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From OpenJDK:

private static void rangeCheck(int arrayLen, int fromIndex, int toIndex) {

        if (fromIndex > toIndex)

            throw new IllegalArgumentException("fromIndex(" + fromIndex +
                       ") > toIndex(" + toIndex+")");

        if (fromIndex < 0)
            throw new ArrayIndexOutOfBoundsException(fromIndex);

        if (toIndex > arrayLen)
            throw new ArrayIndexOutOfBoundsException(toIndex);

    }
From Google:

private static void rangeCheck(int arrayLen, int fromIndex, int toIndex) {

        if (fromIndex > toIndex)
            throw new IllegalArgumentException("fromIndex(" + fromIndex +
                       ") > toIndex(" + toIndex+")");

        if (fromIndex < 0)
            throw new ArrayIndexOutOfBoundsException(fromIndex);

        if (toIndex > arrayLen)
            throw new ArrayIndexOutOfBoundsException(toIndex);

    }
}

Open and shut case. /s




To be blatantly honest, that is exactly what I'd write. The implementation is trivial and obvious therefore the probability of them being the same is high.

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They were both written by Joshua Bloch, while working at Google. The first was for TimSort, which he donated to Sun/OpenJDK. He then reused the rangeCheck code in Android.

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This sort of thing is a little scary. We can't know for certain whether he wrote the same code the same way twice, or if he copied and pasted it, but I can certainly imagine doing the former.

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He copied and pasted:

Q. The rangecheck function: Did you copy the Sun code while working on Android?

A. I did that while working on Timsort, and it was during the period I was employed at Google, but not for Google. It was something I wrote on my own for OpenJDK.

[I had not heard of Timsort before; it's (apparently) a very efficient sort written by Tim Peters for Python (see Wikipedia), and ported by Bloch to Java.]

[Timsort will come up again later. I'm somewhat appalled by how much fuss is being made over the trivial "rangecheck" function.]

Q. Why did you copy the rangecheck function for Timsort?

A. It's good engineering to reuse the same function if possible [The context here was that he expected to fold Timsort into a public version of Java, and at that point it would make sense to call the existing rangecheck function from the new code rather than writing a different one.]

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Oracle is claiming infringement and damages for something they (Sun) didn't even pay for? That's a lot of gall.

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That's not the legal measure. If in fact they were both written identically, but independently there is no infringement. If it's totally obvious, but it was copied then there is infringement.

The takeaway is write it yourself - don't copy it without permission, even if it's so obvious. (And if it's so obvious then there really is hardly a reason to even copy it in the first place.)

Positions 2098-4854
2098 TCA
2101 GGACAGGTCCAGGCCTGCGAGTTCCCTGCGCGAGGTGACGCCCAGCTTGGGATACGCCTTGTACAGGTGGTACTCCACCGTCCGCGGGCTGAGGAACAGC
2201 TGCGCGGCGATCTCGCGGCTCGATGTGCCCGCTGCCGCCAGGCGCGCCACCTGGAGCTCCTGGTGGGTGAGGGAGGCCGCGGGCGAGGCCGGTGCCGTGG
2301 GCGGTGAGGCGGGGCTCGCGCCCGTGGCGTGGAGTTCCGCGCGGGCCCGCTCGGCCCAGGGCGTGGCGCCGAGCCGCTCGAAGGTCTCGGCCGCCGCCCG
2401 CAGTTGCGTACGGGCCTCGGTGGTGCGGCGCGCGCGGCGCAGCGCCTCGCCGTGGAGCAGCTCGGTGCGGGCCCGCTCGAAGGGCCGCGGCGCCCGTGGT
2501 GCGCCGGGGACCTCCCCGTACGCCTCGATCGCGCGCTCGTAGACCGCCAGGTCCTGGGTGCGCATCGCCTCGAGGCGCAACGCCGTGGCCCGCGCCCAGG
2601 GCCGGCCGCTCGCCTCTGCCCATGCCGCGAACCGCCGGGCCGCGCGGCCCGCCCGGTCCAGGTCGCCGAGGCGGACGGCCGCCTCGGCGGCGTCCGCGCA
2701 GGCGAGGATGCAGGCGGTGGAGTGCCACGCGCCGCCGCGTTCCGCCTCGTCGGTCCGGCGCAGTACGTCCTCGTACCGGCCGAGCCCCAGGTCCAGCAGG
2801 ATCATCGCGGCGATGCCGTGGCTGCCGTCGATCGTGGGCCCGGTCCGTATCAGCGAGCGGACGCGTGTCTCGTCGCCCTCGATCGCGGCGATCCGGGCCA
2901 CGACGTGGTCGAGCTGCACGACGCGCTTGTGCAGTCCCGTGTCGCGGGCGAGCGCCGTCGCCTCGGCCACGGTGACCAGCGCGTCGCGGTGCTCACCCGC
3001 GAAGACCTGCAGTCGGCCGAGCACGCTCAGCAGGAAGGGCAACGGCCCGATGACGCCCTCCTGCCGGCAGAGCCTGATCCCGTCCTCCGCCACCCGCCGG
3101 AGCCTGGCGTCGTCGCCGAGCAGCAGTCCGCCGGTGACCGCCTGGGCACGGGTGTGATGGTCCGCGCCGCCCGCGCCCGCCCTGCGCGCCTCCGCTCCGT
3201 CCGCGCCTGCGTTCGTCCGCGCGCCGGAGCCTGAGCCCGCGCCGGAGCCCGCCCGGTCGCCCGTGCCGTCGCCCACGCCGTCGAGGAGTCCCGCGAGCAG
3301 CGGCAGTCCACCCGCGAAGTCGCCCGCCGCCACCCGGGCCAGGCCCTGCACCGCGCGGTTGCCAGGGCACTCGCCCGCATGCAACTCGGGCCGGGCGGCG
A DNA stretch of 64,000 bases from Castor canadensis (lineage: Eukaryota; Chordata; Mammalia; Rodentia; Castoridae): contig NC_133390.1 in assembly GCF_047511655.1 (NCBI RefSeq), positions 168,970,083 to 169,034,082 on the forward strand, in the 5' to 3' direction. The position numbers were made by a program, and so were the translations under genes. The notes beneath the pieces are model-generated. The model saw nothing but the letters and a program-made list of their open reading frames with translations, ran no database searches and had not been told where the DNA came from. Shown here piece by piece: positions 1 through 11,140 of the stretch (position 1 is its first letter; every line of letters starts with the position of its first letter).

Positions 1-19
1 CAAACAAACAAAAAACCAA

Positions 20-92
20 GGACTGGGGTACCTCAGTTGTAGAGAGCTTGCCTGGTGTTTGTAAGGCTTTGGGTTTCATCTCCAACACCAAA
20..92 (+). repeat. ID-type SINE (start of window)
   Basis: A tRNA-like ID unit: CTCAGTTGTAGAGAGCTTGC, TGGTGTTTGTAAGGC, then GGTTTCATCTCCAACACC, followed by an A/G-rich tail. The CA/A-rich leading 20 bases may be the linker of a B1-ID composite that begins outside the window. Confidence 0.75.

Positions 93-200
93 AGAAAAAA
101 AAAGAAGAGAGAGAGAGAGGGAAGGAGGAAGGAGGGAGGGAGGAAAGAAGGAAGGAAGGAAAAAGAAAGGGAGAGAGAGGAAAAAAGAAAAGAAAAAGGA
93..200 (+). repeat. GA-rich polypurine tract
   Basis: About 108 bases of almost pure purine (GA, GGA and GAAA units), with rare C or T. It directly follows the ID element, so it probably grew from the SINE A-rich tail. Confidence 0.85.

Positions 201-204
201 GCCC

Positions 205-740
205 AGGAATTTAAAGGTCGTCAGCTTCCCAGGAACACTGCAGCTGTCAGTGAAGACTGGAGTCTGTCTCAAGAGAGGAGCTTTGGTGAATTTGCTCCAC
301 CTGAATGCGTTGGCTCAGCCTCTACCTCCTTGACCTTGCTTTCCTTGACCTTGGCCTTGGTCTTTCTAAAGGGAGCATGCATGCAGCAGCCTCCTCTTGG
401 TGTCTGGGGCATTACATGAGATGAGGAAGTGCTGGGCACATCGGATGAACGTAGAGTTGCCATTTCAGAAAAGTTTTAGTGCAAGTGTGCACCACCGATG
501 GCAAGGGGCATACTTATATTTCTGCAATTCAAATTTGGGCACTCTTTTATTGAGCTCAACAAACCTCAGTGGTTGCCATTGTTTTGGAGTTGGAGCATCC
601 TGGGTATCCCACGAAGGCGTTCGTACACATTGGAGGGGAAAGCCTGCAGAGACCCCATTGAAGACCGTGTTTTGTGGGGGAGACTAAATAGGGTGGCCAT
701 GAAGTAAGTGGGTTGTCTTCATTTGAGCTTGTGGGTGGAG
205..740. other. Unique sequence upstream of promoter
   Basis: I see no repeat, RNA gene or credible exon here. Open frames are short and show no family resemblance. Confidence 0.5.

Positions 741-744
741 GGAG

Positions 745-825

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Of course in this case the person who wrote it is also the same person who copied it.

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So you're saying that if I copy "for (i = 0; i < 100; i++)" then it's infringment, and there's no requirement of originality for copyright protection?

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Oh dear, my freshmen are in a heap of trouble.

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I thought the case was not even about copyright infringement of code but of the APIs i.e. the function names and arguments?

The OpenJDK is GPL'd after all, and well, an argument could be made that Google are infringing by distributing GPLd rangeCheck with the Apache license, Oracle aren't doing that afaik.

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There is more than one issue. The big one of the API's, and a smaller issue of a very small amount of outright copying already admitted to by google.

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If the Java APIs are copyrightable, which part of the OpenJDK GPL release doesn't provide Google with a GPL copyright license to them then?

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and how, generally, is this provable? (at least, to produce 'reasonable doubt' to a layman)

(ignoring that the guy seems to have said he copy-pasted here.)

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Why ignore it? That's exactly how.

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Given a method signature, especially one with the parameter names, and a listing of the exceptions it could throw, I think the only thing I would do different would be comments and {} on the if's. I hate if's without braces, that's just asking for trouble in the future ;)

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But it makes the code prettier

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How can this snippet be copyrightable? Is there no requirement/threshold of originality in the US?

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